-- Reid's Take: Our first rule of politics is that the candidate who understands the rules better usually wins. (Think Obama in the 2008 primaries, or Crossroads after Citizens United.) Those who play by their own restrictive rules can lose; remember how close Russ Feingold came to losing in 2004? So, Democrats have to bear the slings and arrows of the hypocrisy charge, but they didn't really have any other choice than to play along.

-- Stock futures are fractionally higher before the bell today, after U.S. markets closed up a hair. The S&P 500 closed just barely above 2,000, the first time that's happened. World markets are mixed today. (CNN)

C1: The long reads you'll need to check out before tonight's cocktail party.

-- Jim Dyke is best known for crafting messages for his Republican candidates. Now, he's increasingly becoming known for crafting tasting notes for the wines his Mira Winery produces. Dyke and his business partner, the former chief red wine blender for Robert Mondavi, began buying grapes from Napa vineyards in 2009. To break through the clutter in the wine market, Dyke even asked the enemy, the data experts from President Obama's re-election campaign to analyze the value of advertising his wines online. Find Mira wines on the menu at Capital Grille, the Palm and Bobby Van's in D.C. (New York Times)

C4: The comics page, fun things to read when you're bored at work

-- Vermont Lt. Gov. Phil Scott (R) is not your average elected official. In fact, he's much, much faster. Scott became the first acting governor to drive a stock car in a professional race in 2013 when he won a race at Thunder Road International Speedbowl while Gov. Peter Shumlin (D) was out of state. Scott is actually the wins leader at the Barre, Vt. track. (Governing) So, will Scott ever run against Shumlin? Probably not: Shumlin told us a few months back that the two are so close that Scott helped him build a deck on his house last summer.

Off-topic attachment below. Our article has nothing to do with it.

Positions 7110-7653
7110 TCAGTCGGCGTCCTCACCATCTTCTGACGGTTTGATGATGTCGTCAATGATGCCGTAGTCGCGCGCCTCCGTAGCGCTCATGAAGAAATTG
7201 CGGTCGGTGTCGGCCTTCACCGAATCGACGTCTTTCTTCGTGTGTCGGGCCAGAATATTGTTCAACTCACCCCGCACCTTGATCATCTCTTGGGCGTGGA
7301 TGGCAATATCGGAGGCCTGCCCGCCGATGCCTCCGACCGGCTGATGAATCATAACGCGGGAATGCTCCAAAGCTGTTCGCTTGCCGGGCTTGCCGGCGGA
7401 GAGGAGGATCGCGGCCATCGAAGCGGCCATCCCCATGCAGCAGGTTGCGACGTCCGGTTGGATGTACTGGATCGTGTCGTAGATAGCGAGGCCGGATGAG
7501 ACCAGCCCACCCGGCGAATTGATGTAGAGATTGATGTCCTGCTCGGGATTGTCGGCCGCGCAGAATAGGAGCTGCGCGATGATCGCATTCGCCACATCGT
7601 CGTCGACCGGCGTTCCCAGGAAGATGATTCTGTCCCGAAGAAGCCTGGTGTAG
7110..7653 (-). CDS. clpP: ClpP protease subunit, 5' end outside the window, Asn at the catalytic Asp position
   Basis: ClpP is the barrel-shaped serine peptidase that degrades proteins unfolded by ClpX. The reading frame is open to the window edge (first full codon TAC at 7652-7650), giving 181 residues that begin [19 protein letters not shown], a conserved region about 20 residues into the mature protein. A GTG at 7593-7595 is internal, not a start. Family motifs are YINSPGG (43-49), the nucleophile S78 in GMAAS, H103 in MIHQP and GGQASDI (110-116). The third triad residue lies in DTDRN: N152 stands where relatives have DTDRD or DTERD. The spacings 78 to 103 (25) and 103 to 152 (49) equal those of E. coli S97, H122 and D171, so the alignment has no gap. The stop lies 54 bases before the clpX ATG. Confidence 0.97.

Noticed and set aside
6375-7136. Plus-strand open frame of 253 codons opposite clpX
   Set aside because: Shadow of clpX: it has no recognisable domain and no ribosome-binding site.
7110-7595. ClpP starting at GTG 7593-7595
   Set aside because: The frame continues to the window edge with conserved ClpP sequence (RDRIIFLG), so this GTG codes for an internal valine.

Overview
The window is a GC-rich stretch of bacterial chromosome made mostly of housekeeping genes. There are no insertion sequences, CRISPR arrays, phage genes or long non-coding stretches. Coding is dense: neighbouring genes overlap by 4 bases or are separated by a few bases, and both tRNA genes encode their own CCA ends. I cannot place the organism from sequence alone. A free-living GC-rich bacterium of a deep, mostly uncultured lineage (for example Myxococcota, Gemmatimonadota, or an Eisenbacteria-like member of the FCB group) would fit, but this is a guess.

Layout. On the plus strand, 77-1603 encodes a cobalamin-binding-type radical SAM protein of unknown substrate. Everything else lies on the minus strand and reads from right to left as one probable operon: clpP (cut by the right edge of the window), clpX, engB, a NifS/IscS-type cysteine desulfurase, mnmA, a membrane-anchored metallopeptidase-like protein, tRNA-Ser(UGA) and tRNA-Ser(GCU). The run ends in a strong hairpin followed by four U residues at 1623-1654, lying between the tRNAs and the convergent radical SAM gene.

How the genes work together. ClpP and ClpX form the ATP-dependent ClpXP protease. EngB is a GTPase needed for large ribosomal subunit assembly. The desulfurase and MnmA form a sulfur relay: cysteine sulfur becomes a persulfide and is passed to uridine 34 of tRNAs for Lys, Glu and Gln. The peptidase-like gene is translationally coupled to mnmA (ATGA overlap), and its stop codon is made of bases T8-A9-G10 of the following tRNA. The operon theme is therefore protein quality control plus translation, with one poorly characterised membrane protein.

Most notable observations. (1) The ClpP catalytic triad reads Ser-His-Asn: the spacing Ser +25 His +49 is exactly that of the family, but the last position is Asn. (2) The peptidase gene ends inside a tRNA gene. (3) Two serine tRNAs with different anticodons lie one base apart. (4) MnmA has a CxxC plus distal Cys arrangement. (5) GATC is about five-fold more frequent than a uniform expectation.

Attn Matt Drudge: Things conservatives will get outraged by today.

-- An IRS attorney accused of lying to a court-appointed board over a personal injury client she represented about a year before joining the IRS faces the prospect of losing her law license. The attorney is a section manager in the IRS's Office of Professional Responsibility who is routinely sent out to lecture IRS officials about upholding high professional standards. (Washington Times)

Attn HuffPo: What outrages liberals today

-- Audio recordings from a conference of Charles and David Koch's political donor network this June in Dana Point, Calif., shows three Republican Senate candidates -- Reps. Tom Cotton (R-Ark.) and Cory Gardner (R-Colo.) and Iowa state Sen. Joni Ernst (R) -- praising the group for outside spending they said would help them win their races. More audio from the conference show Freedom Partners President Marc Short expressing doubt that the Michigan Senate seat is winnable, and AFP President Tim Phillips suggesting Sen. Al Franken (D-Minn.) is in "decent shape" in a blue state. (Huffington Post)

Reid Wilson covers national politics and Congress for The Washington Post. He is the author of Read In, The Post’s morning tip sheet on politics.